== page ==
On a more positive note, some really interesting ideas are raised in Serial Killers: Being and Killing, and this, after all, fits in with the aim of the series – to make people think about serial killing in different ways. The possibility of serial killers having a positive side is probably the aspect that will interest most people, but there is also a fascinating chapter on attribution bias in court – the example discussed is Doug Clark, a serial killer who may or may not have had an accomplice in the form of his ex-lover, Carol Bundy (no relation to Ted). Certainly Clark claims that he was set up and that Bundy played a much greater role than she was ever charged with. However, looking at the facts (the victims were all women) and presumably lack of evidence, the jury decided that Clark was almost solely guilty. The point made by the author is that, rightly or wrongly, the majority of us would probably react in the same way, because of the way that our mind is set.

There are a couple of odd chapters that, in some ways don’t fit in with the rest of the book, but are nevertheless interesting to read. One is the chapter written by the volume editor, S Waller, which is the transcript of an interview with two police officers who were previously involved with homicide cases. It isn’t particularly eye-opening, but it adds a really human aspect to the book, which is very welcome. There is also a very well-placed, albeit short, chapter on victims and their rights almost at the end. By a lady who works for a victims’ advocacy organisation, who lost a daughter to a murderer, it reminds the reader that there is much more to serial killing than the killer and the victim – the effects on the family of those murdered is long-reaching. Finally, there’s a fascinating timeline of serial killers at the end. Starting with Liu Pengli, who murdered over 100 people in Ancient China, we are introduced to the most commonly known worldwide killers, with a little information on the number of victims and the killer’s eventual fate.

From the point of view of ease of reading, there is very little to complain about here. The language used is simple and it certainly leaves the reader with plenty of food for thought. However, it is a little too familiar and slangy at times, which adds to the sense, rightly or wrongly, that the book hasn’t been very well thought out. If you are looking for something relatively light to read on serial killers, then Serial Killers: Being and Killing is worth a read, and because of the number of authors involved, it does give a number of different viewpoints. However, it shouldn’t be taken too seriously, even though most of the authors have excellent academic backgrounds. If that is what the series editor was hoping to achieve, then he has probably done the right thing. However, there are still too many flaws for it to be considered more than an average book. Three stars out of five.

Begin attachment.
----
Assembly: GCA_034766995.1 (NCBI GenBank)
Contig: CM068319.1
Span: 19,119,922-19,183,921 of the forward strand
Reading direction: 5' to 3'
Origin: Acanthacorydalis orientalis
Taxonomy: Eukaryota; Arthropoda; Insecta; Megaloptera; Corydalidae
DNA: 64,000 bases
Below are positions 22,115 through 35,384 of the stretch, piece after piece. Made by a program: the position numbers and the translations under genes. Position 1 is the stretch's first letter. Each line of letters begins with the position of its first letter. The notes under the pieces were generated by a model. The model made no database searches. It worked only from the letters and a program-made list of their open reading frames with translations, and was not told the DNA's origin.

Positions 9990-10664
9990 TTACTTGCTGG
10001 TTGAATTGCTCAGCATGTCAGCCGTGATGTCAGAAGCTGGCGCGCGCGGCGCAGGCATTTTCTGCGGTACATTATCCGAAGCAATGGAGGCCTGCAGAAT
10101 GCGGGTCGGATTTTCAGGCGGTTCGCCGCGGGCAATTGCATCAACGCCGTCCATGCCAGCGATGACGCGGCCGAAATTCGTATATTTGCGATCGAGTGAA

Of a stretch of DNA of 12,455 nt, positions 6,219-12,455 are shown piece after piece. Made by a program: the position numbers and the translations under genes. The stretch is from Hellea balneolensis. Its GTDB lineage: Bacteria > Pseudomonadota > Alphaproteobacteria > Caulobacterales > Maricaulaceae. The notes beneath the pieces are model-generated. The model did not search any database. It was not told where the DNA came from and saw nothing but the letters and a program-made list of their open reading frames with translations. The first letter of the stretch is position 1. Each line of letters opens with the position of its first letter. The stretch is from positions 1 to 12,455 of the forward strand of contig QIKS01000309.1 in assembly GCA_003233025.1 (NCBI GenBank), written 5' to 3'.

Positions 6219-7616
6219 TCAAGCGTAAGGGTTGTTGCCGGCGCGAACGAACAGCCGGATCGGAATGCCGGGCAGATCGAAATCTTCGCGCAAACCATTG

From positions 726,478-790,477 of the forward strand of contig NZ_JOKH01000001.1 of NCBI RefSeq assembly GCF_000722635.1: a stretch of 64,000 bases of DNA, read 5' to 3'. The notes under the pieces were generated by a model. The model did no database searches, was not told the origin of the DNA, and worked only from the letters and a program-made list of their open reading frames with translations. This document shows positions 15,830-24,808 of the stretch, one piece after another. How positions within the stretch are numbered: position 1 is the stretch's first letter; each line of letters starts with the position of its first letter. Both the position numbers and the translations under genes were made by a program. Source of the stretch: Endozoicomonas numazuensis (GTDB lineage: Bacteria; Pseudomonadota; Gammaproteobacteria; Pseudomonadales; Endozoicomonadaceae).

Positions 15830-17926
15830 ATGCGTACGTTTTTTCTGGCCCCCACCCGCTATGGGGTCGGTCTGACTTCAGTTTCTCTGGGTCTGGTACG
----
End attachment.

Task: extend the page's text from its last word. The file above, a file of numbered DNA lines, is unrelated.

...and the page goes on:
Advantages: Interesting ideas put forward
Disadvantages: Repetitive, very US-centric

Serial Killers: Being and Killing (Philosophy for Everyone), edited by S. Waller
Published by Wiley-Blackwell, 248 pages.
Thanks to Wiley-Blackwell for a free review copy of the book.

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Serial Killers: Being and Killing (Philosophy for Everyone)
by S. Waller

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Written by sunmeilan

My background is varied. I studied Chinese at Durham University in the UK, Renmin University in Beijing and Nanjing University. I then lived in China for many years, before returning to the UK to study criminology at the London School of Economics, from where I have a Masters. I have published articles on drug treatment and the criminal justice system. Although I have now left this field, I do enjoy crime fiction and reviewing books from this genre. I also have a strong interest in Chinese modern fiction.